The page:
During the past 30 years or so, there has been much research demonstrating specific risk factors in women’s lives that are highly related to social expectations and a lack of economic opportunities.10 The foundation of these risk factors is women’s lack of power economically and within the family. Tang demonstrated that there is a robust gender effect regarding the distribution of decision making power and the occurrence of aggression among married couples in Hong Kong.17 This researcher concluded that the social institution of the Chinese family reinforces the dominance of men over women, and that any challenges to the system as a result of women’s increased education and employment opportunities will be met with repercussions in the form of marital violence.

However, there is a corresponding lack of research on the effect of male role expectations on mental health. From the figures given above it is fairly obvious that there are different models for the expression of inner distress. Female distress is tur ned inwar d and easily construed as a psychiatric disorder. Male distress, on the other hand, is acted out in different ways that relatively rarely bring men to the attention of doctors, let alone psychiatrists. We should not lose sight of the fact that male ‘acting out’ behaviour often means that women (and children) become targets and, thus, victims.

Robins and Regier found that the adult symptoms of antisocial personality (which they claim is characterised by the violation of the rights of others, and a general lack of conformity to social nor ms) are job troubles, violence and severe marital difficulties — all of which impact on family life.11 Pathological gambling has consistently been found to be involved in wife abuse in both Hong Kong and China. 18,19 Nonetheless, these behaviours are still an expression of inner distress compounded by the cultural belief that acknowledging distress shows a weakness associated with women and therefore does not befit a man.


Some of these issues may be admirably demonstrated by looking at the issue of suicide in Hong Kong. Suicide fascinates in that it is at one and the same time the most intimate act a person can commit while also being subject to macro analysis that permits the identification and comparison of pressure points within and across societies. In Chinese societies, for instance, the elderly are at high risk for suicide.20 In Australia, one of the highest rates of suicide is amongst young rural males.21,22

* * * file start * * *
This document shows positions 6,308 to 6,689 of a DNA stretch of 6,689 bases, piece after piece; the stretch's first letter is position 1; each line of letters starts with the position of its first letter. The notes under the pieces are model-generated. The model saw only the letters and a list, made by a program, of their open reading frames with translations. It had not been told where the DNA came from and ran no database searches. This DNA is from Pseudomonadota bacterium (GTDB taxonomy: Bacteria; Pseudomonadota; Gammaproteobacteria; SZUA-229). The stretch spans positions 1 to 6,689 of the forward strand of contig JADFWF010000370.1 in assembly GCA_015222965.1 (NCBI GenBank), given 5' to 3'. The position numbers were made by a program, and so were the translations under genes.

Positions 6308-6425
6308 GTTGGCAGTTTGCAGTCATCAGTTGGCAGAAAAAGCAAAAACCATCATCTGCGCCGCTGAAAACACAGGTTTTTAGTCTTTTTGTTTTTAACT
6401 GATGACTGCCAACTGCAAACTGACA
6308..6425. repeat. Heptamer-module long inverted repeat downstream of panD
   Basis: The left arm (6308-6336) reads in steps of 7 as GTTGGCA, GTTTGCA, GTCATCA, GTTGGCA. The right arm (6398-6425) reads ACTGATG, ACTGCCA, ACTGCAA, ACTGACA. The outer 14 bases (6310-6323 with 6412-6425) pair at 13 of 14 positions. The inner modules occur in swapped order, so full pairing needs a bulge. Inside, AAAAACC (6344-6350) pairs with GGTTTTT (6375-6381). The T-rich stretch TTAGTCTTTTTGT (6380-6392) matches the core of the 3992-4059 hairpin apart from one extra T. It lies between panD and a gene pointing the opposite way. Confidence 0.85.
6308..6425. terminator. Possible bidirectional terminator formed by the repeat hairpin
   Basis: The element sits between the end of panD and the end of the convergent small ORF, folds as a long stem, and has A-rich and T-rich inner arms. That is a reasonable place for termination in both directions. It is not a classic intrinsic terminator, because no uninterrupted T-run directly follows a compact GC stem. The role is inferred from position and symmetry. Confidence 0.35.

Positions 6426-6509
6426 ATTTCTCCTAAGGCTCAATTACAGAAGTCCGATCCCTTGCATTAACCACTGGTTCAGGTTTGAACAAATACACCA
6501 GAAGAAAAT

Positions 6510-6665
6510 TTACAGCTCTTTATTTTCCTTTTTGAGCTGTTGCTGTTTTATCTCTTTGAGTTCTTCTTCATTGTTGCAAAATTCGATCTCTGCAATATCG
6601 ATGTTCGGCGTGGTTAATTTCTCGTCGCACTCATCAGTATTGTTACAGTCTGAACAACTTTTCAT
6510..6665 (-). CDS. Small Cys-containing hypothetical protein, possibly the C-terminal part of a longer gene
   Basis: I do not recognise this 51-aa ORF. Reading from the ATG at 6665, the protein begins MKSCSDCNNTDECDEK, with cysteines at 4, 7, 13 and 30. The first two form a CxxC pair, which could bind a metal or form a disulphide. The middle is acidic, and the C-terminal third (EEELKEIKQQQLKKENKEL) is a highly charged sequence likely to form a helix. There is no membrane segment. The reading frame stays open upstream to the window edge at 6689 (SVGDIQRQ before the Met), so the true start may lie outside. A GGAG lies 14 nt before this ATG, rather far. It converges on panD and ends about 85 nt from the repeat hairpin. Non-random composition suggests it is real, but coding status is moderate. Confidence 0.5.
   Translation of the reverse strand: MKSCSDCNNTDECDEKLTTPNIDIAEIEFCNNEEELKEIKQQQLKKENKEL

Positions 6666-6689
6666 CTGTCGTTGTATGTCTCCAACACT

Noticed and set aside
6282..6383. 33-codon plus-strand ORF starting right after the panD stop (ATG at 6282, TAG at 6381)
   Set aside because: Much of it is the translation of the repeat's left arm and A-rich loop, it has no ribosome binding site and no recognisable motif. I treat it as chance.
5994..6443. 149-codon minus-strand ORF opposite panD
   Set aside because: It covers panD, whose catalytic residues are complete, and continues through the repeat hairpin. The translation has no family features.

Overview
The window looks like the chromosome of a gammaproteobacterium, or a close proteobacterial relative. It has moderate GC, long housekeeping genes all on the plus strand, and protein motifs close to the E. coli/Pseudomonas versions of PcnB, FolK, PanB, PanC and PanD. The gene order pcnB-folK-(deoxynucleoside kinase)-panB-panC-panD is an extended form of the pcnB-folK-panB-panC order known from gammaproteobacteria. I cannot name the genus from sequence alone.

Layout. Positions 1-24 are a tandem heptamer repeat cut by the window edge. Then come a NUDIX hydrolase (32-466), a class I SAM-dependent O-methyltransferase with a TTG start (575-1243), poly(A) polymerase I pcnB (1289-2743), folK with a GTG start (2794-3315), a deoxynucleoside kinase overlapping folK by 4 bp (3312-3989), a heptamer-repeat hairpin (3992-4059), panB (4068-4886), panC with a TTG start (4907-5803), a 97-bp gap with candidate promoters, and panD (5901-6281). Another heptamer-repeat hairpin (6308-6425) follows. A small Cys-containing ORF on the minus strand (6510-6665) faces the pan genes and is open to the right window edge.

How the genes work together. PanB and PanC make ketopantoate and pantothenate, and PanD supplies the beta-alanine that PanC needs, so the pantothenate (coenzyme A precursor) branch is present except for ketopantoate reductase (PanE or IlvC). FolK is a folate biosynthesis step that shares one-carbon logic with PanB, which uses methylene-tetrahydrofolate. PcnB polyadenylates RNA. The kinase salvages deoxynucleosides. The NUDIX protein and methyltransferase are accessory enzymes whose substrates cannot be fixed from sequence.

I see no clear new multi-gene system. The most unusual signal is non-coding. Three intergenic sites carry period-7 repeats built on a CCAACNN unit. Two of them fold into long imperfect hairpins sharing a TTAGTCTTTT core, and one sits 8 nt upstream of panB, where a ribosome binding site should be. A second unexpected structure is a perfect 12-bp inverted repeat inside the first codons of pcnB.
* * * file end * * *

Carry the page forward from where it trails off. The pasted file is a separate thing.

It seems reasonable to assume that such variations are an indication of cultural differences. It is well known that, with the major exception of China,23 men commit suicide more frequently than women. This is also true in Hong Kong where the mean rate is 12.78/100,000 for males and 9.15/ 100,000 for females, or an approximate ratio of 1.4:1.* Although this follows the worldwide pattern, in other countries males generally kill themselves at a rate three to four times that of females.24

It seems reasonable to suppose that men who kill them- selves are distressed. They may or may not be mentally ill and the vast majority do not consult psychiatrists. Even if they are, they may not perceive themselves to be mentally ill. Do they seek help and if so, whose help do they seek? A very disturbing fact has emerged from a data set amassed for a PhD thesis on suicide in Hong Kong.24 The data is based on police investigation reports of all deaths by suicide in 1992. One of the questions police must ask routinely when investigating a death is whether the person had seen a doctor recently.

We can see from Table 2 that 65% or more of the total number of people who committed suicide in 1992 had consulted a doctor, usually a general practitioner, within 14 days of taking their own lives. In all but one group, more than 50% had consulted a doctor within seven days of taking their lives. For men in the younger age group this figure was 63%. According to the police records, based on interviews with family members, a minimum of 70% had no previous record of a suicide attempt, although family members had noticed deterioration in mood for about half of the victims. Clearly, those about to take their lives knew that something was wrong with them or they would not have consulted a doctor. They may not have had the words to express it clearly. They may even have believed that the doctor’s diagnostic powers are such that they needed to say very little at all. There are no records of those consultations and we have no way of knowing the content or length of the communication between doctor and patient.